West End
Cleo Demetriou

Before Matilda, Cleo appeared in productions of The Sound of Music (Gretl, duh), the ENRON musical and Les Mis (Young Cosette, duh). She is now 15 (and a legit teen, per Instagram), and stars in a British sitcom called So Awkward.

Kerry Ingram

Kerry’s only theatre expereience before Matilda was in a West End revival of Oliver!, but her career only got bigger after starring in Matilda by scoring roles in hit TV shows like Wolf Hall and British medical soap (think Grey’s) Doctors. But you may know her as Shireen Baratheon in Game of Thrones, a show we definitely are huge fans of and understand completely.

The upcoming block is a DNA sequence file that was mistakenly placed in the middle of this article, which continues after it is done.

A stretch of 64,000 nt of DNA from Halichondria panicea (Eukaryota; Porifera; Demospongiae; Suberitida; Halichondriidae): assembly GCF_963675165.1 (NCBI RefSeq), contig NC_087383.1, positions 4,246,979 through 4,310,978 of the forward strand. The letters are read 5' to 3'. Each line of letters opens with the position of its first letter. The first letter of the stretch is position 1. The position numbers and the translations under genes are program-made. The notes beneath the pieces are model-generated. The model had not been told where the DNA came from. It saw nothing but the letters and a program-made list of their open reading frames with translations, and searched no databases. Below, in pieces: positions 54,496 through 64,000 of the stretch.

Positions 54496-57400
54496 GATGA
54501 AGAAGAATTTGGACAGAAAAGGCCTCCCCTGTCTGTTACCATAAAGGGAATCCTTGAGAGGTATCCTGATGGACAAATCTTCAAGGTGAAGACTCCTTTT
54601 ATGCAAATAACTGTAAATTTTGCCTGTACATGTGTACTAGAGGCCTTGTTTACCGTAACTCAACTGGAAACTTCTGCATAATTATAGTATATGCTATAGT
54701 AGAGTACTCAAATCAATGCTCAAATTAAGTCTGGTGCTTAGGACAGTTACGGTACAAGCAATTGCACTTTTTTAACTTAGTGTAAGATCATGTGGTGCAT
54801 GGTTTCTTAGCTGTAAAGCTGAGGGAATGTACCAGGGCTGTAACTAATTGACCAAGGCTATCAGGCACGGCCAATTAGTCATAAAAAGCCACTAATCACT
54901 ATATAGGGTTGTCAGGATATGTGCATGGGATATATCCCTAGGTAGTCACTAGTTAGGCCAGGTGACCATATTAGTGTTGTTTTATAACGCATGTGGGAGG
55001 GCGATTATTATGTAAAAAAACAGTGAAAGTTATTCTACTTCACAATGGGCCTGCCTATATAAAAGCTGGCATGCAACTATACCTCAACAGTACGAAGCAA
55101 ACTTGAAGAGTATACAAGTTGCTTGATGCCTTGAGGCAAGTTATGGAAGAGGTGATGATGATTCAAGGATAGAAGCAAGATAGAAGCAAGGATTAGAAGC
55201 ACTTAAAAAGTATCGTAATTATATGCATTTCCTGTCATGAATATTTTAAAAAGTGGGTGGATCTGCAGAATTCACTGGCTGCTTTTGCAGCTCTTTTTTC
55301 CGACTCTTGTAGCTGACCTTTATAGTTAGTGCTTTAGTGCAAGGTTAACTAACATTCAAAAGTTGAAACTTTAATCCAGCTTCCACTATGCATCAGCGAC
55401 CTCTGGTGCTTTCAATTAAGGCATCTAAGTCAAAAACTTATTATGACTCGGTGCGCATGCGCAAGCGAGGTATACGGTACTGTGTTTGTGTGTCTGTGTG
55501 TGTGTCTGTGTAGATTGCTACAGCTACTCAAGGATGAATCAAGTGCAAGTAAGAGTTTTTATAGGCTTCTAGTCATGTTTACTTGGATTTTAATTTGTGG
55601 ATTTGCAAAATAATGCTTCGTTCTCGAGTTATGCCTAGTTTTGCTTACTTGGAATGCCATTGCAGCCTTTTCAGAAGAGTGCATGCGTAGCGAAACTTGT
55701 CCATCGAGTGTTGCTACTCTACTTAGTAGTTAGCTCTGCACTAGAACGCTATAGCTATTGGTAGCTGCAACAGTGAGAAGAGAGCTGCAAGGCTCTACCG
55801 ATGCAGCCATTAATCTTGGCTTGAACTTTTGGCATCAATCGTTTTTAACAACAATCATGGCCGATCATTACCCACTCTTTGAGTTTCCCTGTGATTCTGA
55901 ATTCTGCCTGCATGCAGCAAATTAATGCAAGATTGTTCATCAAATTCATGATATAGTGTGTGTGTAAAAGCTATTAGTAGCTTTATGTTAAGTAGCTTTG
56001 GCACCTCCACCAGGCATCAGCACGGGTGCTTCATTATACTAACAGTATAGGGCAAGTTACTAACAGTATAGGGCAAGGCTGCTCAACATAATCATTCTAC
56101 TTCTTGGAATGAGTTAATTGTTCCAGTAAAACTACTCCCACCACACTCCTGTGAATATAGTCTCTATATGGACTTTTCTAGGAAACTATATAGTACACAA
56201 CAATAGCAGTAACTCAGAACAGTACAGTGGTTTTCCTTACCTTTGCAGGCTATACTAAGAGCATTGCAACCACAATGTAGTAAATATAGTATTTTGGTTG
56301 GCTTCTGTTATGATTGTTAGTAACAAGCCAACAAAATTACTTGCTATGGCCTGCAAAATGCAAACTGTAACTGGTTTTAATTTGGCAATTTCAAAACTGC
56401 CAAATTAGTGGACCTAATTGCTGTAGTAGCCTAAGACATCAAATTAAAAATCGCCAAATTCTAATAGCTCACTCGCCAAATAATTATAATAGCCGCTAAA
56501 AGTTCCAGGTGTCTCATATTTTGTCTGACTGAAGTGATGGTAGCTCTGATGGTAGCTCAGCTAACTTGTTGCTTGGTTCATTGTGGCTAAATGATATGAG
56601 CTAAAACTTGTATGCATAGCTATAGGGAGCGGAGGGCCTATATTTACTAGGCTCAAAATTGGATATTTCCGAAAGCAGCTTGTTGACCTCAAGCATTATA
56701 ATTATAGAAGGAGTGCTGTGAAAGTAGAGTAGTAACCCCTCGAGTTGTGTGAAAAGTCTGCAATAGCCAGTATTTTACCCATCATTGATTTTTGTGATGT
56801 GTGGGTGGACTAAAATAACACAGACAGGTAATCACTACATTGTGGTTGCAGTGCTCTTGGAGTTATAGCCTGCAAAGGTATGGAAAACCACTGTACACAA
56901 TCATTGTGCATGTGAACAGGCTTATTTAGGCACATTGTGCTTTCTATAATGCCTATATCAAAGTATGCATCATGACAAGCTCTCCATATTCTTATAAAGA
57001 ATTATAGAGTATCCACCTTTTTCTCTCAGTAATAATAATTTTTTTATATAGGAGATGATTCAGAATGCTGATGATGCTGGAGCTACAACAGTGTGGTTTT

Sophia Kiely

Sophia’s only professional credit to date is Matilda, and it seems she stepped out of the spotlight after taking her final bow. So much so that she doesn’t have any social media accounts (that I can easily Google). The only thing we know for sure is that she is four years older than when she played Matilda.

Eleanor Worthington Cox

Eleanor continues to work on the stage, appearing in London productions of To Kill A Mockingbird, Bugsy Malone and Tomcat. On British TV she’s starred in shows like Cucumber, Hetty Feather, and The Enfield Haunting, which earned her a Best Supporting Actress nomination at the British Academy Television Awards.

Broadway
Sophia Gennusa

After Matilda, Sophia was back on Broadway last year in the musical adaptation of Doctor Zhivago – which only lasted three weeks. But her greatest accomplishment yet – being the singer for the current Sesame Street theme song.

Oona Laurence